In an exclusive interview with Six Shooter Country, Drake White announces he’ll be taking to the stage again very soon – if you have a Tortuga Music Festival ticket in your hand, you’ll be one of the lucky ones – as well as preparing for a tour of his own this autumn. And will we see him on this side of the pond? Read on to find out what he has to say.
Part one of the interview sees White talking about his road to recovery, how his fans are helping the healing process and why this experience has given him a whole new purpose. Alison Dewar reports.
It’s been six months since singer-songwriter Drake White collapsed on stage at Roanoke, Virginia, precipitating a dramatic and unwelcome temporary break in the career of this award-winning artist.
Soon afterwards, it was revealed that earlier in 2019, he had been diagnosed with an Arteriovenous Malformation (AVM) – an abnormal tangle of arteries and veins in the brain that disrupts normal blood flow – for which he had already been undergoing a series of treatments.
The collapse, later attributed to a haemorrhagic stroke, has seen him undergoing intensive physiotherapy to regain full movement on his left side, with the support of wife Alex and his family, as well as his many fans around the world.
There was good news in January, when he announced via his Instagram page (drakewhitestomp) that his AVM had been completely glued shut and since then, fans have been eagerly waiting for news of his return to the stage, encouraged by a series of posts showing him writing new music, singing and exercising.
During a drive en route to a studio session with friend and former Big Fire band member Jonny Mo, White talks in depth about some of the problems he’s faced along the way and how he hopes to be an inspiration to others:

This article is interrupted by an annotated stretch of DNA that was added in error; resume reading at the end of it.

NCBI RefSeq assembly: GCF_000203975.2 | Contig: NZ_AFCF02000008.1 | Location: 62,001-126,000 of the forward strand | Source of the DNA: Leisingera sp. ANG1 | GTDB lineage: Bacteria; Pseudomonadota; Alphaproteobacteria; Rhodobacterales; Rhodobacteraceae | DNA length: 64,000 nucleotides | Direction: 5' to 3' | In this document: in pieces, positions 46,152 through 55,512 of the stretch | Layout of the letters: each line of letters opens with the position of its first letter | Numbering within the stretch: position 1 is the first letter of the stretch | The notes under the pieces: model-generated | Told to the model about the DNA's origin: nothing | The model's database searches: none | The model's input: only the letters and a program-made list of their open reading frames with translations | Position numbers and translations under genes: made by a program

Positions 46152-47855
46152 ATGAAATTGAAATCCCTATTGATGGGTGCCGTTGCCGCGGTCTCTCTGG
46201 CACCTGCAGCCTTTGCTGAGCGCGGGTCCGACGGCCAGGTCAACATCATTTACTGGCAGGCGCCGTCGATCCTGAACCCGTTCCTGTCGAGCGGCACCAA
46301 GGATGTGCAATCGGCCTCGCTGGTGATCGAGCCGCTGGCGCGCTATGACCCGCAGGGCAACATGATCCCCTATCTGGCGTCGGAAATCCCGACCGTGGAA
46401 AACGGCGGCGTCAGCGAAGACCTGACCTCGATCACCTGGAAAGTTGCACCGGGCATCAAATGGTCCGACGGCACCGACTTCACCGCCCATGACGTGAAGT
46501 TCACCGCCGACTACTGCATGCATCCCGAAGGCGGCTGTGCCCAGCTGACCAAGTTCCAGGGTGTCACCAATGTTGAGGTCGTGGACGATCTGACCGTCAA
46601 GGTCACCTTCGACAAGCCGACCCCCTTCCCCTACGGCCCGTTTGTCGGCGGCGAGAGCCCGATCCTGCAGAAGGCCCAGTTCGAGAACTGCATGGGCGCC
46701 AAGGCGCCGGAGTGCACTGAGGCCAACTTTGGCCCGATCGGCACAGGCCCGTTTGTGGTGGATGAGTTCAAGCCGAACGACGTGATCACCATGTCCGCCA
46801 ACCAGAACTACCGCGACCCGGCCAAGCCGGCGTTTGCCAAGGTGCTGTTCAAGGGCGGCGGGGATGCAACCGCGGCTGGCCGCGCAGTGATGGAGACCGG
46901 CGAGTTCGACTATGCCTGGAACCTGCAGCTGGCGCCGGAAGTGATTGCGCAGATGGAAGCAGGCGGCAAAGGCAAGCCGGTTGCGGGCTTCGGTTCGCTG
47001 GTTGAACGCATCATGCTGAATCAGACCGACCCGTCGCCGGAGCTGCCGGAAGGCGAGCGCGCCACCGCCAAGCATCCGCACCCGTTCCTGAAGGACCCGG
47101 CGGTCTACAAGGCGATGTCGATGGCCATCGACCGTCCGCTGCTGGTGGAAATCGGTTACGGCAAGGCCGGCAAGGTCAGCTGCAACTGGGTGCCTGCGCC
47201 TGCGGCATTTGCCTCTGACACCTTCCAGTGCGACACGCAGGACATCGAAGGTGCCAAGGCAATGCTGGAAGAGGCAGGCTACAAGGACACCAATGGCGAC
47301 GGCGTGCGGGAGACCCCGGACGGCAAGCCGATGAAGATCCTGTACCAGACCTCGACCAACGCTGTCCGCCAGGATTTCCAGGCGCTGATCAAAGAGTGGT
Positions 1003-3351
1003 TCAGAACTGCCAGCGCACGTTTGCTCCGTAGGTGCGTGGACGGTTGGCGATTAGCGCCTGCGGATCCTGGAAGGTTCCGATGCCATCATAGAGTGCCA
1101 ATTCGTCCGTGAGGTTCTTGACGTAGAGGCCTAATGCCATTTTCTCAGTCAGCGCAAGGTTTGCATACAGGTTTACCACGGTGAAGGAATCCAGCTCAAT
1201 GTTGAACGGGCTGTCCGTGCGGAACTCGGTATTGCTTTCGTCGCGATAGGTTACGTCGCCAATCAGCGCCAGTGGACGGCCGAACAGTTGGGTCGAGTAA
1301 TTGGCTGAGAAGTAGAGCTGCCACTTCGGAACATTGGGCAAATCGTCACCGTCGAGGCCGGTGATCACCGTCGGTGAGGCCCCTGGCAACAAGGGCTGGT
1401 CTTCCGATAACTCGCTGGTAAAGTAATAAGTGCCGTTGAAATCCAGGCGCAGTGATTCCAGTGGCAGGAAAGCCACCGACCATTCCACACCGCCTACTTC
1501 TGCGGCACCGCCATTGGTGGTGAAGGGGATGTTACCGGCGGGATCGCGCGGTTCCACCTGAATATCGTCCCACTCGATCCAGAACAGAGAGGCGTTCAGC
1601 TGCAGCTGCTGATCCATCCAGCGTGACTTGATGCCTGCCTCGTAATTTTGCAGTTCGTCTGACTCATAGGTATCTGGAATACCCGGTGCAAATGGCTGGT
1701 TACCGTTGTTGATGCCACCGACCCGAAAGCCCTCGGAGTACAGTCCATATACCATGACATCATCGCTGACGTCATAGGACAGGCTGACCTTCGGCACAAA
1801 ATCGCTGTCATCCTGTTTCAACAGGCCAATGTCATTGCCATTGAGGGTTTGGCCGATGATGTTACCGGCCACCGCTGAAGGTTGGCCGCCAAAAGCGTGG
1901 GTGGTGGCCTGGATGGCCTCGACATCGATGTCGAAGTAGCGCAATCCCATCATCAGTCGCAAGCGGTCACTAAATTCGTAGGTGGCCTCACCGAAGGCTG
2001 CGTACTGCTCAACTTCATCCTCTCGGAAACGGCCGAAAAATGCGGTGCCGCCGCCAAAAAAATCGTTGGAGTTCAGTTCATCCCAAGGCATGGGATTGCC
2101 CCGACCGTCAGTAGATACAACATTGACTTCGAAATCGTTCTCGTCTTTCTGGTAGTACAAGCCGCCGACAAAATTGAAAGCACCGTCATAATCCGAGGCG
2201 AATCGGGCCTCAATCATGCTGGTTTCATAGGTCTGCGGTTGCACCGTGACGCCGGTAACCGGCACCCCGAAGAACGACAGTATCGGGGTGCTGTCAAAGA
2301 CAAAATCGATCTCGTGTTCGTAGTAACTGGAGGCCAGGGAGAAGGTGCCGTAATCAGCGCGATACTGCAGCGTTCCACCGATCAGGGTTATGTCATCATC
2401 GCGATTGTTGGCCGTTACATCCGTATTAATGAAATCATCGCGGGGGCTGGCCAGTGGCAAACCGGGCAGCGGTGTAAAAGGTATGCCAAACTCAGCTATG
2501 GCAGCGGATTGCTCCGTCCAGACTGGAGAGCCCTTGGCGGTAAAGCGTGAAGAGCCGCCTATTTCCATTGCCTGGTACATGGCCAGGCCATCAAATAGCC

So, first things first, how’re you doing?
I’m feeling really good, I’m actually headed over to a write right now, over in East Nashville. I’ve been working really hard and I’m excited about getting back to the stage, I’m walking good, I’m writing a lot, got the mobility in my left hand back, so it’s going good.
You’ve posted that the AVM has healed, do you still you have to go back for more tests?
The AVM has embolised, which means it is glued shut, it is healed. We will go back and get check-ups every two months to view it and make sure the glue and the embolisation is holding. You have to realise there was only a 4% chance that this happened, the fact it ruptured was extremely rare. People were like ‘why were you out there performing’ but they don’t understand, I have to perform.
Of course I’m not going to perform if it’s going to kill me but it could have ruptured with me sitting on the couch. The fact that I was out there, doing what I love to do, had nothing to do with it rupturing, it was meant to happen.
And how are you getting on with your guitar playing?
It’s kinda like walking through quicksand right now, but it’s coming along, I had to kinda relearn how to do a lot of stuff with my left hand. It’s hard, such fine motor skills and muscle memory type stuff, that was the part of my brain that was affected by the haemorrhagic stroke.
I still know how to do everything, it’s just training my brain to go back to those shapes along the fretboard. I had a unique way of phrasing, so that’s already there in my head, it’s just retraining. I’m not relearning how to play the guitar from scratch per se. I’ve got it in my head, I’ve just got to train my hands and my muscles to go back to those shapes.
I guess some of the songs, they come from your heart and your soul so they’re second nature, they almost flow out of your body…
Yeah that’s right, that’s exactly. When it’s a part of you, when it’s a living being inside of you… this experience is going to magnify it all. The story has thickened, there’s going to be new songs written, obviously about this, but the old songs now mean more and it’s almost like it’s intensified my drive and my passion.
As we push through this, maybe I can help somebody else going through cancer, or going through a stroke or a disability – that’s my whole life purpose. I had that before, now it’s all glorified, it’s all bigger to me and I’ve realised music is such a part of me.
I could be paralysed from the neck down and I would still do it. I’d still figure out a way to do it and that’s the exciting part, the fans are going to get a whole new show and a whole new me and it’s gonna be amazing. We’re working on it right now.